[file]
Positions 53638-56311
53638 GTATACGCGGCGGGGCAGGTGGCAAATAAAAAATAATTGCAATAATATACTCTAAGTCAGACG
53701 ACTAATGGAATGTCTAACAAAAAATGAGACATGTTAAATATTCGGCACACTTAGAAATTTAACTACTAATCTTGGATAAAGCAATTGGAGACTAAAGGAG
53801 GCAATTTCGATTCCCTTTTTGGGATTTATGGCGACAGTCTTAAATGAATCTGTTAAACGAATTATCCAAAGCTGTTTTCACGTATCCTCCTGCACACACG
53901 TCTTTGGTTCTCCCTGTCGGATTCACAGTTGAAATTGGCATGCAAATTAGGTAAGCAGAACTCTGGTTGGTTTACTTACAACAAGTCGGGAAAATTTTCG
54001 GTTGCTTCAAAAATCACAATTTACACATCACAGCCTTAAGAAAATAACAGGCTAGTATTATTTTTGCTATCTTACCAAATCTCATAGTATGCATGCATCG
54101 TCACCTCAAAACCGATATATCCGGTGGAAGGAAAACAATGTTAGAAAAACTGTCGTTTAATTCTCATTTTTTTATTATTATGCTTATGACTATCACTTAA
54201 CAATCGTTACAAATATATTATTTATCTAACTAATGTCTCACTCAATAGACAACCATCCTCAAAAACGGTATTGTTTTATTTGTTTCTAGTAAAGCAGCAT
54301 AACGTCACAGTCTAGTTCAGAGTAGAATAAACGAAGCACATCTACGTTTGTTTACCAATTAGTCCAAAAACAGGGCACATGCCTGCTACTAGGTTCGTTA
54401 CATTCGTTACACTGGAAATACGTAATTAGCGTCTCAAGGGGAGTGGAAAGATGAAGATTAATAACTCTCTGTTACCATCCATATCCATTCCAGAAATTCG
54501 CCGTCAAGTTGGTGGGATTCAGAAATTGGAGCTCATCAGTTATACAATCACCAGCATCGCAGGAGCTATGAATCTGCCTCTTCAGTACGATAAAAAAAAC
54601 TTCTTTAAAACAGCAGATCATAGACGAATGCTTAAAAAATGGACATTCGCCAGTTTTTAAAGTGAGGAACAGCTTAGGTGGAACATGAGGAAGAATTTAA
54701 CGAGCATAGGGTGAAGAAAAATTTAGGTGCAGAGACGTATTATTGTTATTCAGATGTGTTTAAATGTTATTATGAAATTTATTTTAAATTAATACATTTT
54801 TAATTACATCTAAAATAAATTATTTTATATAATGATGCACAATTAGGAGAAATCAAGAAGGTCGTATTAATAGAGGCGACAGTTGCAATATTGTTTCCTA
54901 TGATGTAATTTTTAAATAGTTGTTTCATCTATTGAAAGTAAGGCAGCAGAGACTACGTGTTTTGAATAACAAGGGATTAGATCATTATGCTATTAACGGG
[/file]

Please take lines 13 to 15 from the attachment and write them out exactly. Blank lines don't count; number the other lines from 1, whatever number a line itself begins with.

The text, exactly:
54701 CGAGCATAGGGTGAAGAAAAATTTAGGTGCAGAGACGTATTATTGTTATTCAGATGTGTTTAAATGTTATTATGAAATTTATTTTAAATTAATACATTTT
54801 TAATTACATCTAAAATAAATTATTTTATATAATGATGCACAATTAGGAGAAATCAAGAAGGTCGTATTAATAGAGGCGACAGTTGCAATATTGTTTCCTA
54901 TGATGTAATTTTTAAATAGTTGTTTCATCTATTGAAAGTAAGGCAGCAGAGACTACGTGTTTTGAATAACAAGGGATTAGATCATTATGCTATTAACGGG